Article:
A DNA biosensor is presented that is based on gold interdigitated nanoelectrodes of 100 nm width and 250 nm pitch. A single-strand oligonucleotide acts as the capture probe. Because of its nanometer dimensions, the device shows improved sensitivity when compared to similar systems. This encouraged us to perform a direct and unlabelled detection. After incubation with the DNA target, the impedance spectrum was recorded between 1 kHz and 10 MHz to obtain the net capacitance change. The use of a biotinylated DNA signalling probe permitted the integration of an amplification stage in a sandwich format that employs streptavidin-modified gold nanoparticles. The strategy was preliminarily tested by detecting the breast cancer related BRCA1 gene, where the noncomplementary, wild and mutated forms were easily differentiated at a concentration level of 3 μM (corresponding to a 30 pmol quantity). © 2010 Springer-Verlag.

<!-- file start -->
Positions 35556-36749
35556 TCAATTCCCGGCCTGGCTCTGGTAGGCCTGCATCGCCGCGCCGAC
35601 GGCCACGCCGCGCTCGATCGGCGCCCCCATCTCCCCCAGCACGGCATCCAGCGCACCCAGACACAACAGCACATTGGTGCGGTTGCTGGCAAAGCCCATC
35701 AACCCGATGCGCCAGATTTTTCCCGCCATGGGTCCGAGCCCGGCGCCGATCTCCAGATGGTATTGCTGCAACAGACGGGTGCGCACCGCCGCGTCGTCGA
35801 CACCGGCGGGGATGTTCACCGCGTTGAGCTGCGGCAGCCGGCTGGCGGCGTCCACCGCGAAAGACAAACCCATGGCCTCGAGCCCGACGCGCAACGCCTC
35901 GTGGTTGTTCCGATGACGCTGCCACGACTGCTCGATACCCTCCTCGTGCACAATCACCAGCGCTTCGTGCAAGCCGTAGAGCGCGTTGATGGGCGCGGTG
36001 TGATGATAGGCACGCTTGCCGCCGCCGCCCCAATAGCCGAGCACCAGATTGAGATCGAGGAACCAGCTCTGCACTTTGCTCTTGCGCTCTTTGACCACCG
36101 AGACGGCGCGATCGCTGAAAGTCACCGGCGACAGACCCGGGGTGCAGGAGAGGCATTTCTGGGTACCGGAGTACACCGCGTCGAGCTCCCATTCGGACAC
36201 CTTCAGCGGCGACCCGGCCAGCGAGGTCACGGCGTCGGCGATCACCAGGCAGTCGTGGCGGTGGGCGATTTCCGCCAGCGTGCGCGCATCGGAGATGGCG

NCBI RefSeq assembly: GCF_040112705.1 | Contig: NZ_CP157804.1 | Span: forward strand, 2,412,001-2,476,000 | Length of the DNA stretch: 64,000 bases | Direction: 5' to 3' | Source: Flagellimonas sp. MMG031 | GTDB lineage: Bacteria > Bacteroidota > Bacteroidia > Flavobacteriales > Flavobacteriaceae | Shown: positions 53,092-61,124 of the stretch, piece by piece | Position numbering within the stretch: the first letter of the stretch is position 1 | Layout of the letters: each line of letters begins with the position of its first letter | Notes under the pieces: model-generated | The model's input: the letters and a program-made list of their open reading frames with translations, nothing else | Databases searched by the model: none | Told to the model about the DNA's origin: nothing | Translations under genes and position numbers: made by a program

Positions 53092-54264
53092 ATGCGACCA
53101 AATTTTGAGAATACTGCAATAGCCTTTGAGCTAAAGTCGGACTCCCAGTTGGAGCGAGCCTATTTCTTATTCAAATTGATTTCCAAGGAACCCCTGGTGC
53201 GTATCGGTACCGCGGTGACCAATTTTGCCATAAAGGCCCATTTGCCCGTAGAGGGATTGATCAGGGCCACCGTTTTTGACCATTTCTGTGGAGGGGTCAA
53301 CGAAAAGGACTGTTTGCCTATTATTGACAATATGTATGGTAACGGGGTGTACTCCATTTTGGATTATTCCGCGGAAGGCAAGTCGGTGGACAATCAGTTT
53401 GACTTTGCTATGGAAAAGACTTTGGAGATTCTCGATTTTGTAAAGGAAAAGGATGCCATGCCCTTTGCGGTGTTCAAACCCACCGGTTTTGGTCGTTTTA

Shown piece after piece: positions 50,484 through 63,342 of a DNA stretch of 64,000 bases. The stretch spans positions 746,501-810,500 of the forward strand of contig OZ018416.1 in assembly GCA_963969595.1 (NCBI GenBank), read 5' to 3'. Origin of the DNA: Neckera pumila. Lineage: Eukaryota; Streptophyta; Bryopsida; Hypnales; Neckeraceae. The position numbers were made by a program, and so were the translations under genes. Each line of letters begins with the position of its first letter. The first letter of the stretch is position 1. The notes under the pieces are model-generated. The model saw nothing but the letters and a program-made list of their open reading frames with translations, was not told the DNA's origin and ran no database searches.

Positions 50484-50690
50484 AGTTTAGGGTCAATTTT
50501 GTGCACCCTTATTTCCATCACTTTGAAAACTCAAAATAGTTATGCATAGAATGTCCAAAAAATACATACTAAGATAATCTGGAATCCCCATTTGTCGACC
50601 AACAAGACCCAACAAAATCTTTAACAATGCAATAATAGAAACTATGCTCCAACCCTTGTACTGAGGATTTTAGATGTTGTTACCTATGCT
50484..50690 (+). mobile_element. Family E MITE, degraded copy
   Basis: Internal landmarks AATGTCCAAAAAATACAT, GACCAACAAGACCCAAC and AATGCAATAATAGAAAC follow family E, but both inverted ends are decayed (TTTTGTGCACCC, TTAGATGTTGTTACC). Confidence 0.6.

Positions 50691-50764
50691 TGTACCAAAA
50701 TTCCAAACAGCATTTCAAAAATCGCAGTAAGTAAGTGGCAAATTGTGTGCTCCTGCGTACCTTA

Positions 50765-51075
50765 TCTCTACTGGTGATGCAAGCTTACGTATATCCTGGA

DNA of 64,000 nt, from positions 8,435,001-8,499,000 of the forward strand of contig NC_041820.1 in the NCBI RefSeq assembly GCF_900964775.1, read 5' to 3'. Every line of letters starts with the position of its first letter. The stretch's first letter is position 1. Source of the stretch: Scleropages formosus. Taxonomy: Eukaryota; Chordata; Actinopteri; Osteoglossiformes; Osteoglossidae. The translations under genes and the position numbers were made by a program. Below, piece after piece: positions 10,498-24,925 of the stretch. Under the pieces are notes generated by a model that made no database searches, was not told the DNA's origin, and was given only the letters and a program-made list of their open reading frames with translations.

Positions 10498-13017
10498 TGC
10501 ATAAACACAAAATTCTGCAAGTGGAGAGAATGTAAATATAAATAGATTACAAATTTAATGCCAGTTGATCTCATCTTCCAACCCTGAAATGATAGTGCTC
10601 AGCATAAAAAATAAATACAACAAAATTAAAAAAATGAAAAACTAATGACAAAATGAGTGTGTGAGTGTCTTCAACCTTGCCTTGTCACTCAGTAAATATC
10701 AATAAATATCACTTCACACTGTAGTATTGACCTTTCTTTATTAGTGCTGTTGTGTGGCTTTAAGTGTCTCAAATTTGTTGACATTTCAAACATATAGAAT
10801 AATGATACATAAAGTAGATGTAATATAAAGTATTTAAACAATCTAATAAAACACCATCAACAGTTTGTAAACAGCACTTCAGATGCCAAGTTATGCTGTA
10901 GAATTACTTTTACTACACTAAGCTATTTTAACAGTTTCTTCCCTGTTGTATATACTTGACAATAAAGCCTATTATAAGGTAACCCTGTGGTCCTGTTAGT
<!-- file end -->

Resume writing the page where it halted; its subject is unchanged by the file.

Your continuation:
|Publication status||Published - 29 Apr 2010|
- BRCA1 gene
- Gold nanoparticle amplification
- Impedimetric genosensor
- Interdigitated electrodes